Opposite top: Floor plan, Kenzō Tange House, designed 1953 by Kenzō Tange. Robin Boyd (1962), Kenzō Tange, Makers of Contemporary Architecture, George Braziller, plate 20 Opposite bottom: Kenzō Tange House, Seijo, Tokyo. Robin Boyd (1962), Kenzō Tange, Makers of Contemporary Architecture, George Braziller, plate 19

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CLOCKWISE, FROM TOP RIGHT: Rickard House III, Cottage Point. Photo: Max Dupain, 1988. Curry House II, Bayview. Photo: Max Dupain, 1980, courtesy of Eric Sierins. Looking west and upwards across five different levels, from the lower lounge area, across the vast cathedral room, towards the upper level entrance and the two western bedrooms. The dramatic concrete ‘seat’ girder cascades through the house like a jagged lightning bolt. As a unifying structural element, it forms part of an elevated walking bridge and borders many of the rooms, but its unique cantilevered form is also a decorative and comfortable feature. Its textured underside can be seen in the top corner, after it turns to the north to define the upstairs lounge. The roughly cut transverse sandstone wall divides the lounge from the elevated dining area, with the distant kitchen behind a central cupboard island. The breakfast and TV areas adjoin the kitchen, with the far western wall of the house just visible centre right. There are no doors to interfere with movement through the main spaces. Max Dupain, Rickard House III, photo March 1988. Bruce Rickard Archive. Dupain’s compositional prowess is always enriched when engaged by the architectural intent. Here, through his second camera and binoculars, we sense his presence as he observes the outdoor room within the tree canopy where people work or relax. Griffin House Dual Occupancy Project, Castlecrag. Bruce Rickard and Associates, 1993-95. Photo: Lindy Kerr, Historic Houses Trust NSW (Sydney Living Museums), c.1995. Kyomizu-Dera Temple, Kyoto, formerly Samurai House.Large scale but indicative of columns used on steep sites, liberating the building from the ground. Postcard c.1930. CLA collection Rickard.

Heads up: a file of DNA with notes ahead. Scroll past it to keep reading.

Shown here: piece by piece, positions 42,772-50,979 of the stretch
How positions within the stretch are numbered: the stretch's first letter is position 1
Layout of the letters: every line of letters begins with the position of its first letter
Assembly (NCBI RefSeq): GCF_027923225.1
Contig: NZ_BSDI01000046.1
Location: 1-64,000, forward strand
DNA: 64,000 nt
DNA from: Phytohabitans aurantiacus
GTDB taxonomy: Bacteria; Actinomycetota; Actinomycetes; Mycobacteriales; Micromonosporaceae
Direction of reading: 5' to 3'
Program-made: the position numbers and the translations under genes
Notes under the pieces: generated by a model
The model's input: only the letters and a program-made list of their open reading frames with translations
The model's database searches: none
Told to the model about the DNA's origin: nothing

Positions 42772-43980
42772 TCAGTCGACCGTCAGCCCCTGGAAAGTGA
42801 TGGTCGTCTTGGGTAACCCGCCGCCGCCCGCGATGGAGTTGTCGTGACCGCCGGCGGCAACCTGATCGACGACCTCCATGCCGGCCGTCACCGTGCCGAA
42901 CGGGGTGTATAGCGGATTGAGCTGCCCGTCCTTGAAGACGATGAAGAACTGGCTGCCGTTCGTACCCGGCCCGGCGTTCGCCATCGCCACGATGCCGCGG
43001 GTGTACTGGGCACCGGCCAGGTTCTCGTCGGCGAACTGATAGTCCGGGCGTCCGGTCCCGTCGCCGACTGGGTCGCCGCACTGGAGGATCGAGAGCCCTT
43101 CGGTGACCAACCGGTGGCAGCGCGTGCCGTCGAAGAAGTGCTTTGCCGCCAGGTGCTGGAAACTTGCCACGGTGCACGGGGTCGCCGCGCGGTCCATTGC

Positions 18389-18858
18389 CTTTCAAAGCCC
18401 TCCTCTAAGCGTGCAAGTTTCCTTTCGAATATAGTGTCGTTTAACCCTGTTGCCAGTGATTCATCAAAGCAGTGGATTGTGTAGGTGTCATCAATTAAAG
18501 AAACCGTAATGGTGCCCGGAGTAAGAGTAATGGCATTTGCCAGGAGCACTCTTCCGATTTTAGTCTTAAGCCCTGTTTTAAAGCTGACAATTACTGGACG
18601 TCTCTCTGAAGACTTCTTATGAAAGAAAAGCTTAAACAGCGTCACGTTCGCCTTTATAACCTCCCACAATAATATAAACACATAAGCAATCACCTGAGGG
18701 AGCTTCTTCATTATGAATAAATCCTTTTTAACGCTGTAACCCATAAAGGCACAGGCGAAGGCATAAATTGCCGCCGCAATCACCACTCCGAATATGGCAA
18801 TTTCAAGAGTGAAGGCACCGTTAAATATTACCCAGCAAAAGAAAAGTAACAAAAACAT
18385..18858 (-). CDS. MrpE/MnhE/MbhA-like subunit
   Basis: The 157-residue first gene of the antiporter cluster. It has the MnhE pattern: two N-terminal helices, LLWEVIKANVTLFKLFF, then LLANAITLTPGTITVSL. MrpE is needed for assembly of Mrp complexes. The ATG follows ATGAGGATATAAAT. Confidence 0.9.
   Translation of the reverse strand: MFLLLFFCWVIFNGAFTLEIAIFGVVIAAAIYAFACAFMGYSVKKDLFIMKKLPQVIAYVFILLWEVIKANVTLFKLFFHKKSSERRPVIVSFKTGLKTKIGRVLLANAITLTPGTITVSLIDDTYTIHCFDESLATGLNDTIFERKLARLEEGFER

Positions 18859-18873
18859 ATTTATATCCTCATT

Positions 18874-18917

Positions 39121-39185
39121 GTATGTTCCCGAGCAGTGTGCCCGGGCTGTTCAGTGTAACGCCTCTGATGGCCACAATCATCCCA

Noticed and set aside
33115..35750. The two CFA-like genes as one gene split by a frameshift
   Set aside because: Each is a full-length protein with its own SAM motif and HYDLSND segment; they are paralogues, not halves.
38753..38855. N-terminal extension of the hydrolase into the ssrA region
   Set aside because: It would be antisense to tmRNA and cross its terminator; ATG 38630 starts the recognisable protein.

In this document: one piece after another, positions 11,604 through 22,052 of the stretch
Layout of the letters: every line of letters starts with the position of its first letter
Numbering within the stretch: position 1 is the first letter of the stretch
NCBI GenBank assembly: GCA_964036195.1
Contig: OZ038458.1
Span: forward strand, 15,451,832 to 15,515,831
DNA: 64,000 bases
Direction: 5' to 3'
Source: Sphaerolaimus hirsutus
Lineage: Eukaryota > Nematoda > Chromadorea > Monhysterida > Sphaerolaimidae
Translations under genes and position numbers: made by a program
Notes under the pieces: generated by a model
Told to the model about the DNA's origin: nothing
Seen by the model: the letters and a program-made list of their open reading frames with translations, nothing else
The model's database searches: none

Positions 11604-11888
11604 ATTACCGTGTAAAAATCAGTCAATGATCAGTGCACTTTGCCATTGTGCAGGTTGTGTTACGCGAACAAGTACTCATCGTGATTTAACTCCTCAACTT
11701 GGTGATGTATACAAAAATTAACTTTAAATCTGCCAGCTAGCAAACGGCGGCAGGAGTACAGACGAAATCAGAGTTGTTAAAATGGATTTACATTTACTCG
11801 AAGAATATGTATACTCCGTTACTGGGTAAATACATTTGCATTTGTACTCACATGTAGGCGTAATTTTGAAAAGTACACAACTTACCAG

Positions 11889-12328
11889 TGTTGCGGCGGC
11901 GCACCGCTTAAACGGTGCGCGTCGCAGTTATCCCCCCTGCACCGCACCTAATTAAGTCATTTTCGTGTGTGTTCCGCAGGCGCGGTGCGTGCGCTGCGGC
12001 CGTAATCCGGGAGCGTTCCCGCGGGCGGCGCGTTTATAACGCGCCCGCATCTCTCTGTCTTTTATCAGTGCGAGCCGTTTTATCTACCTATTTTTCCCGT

Left: Kyomizu-Dera Temple, Kyoto, formerly Samurai House. Large scale but indicative of columns used on steep sites, liberating the building from the ground. Postcard c.1930. CLA collection

24/08/2018 10:05 AM

THE LAST POST – 2019 ANZAC DAY EDITION  37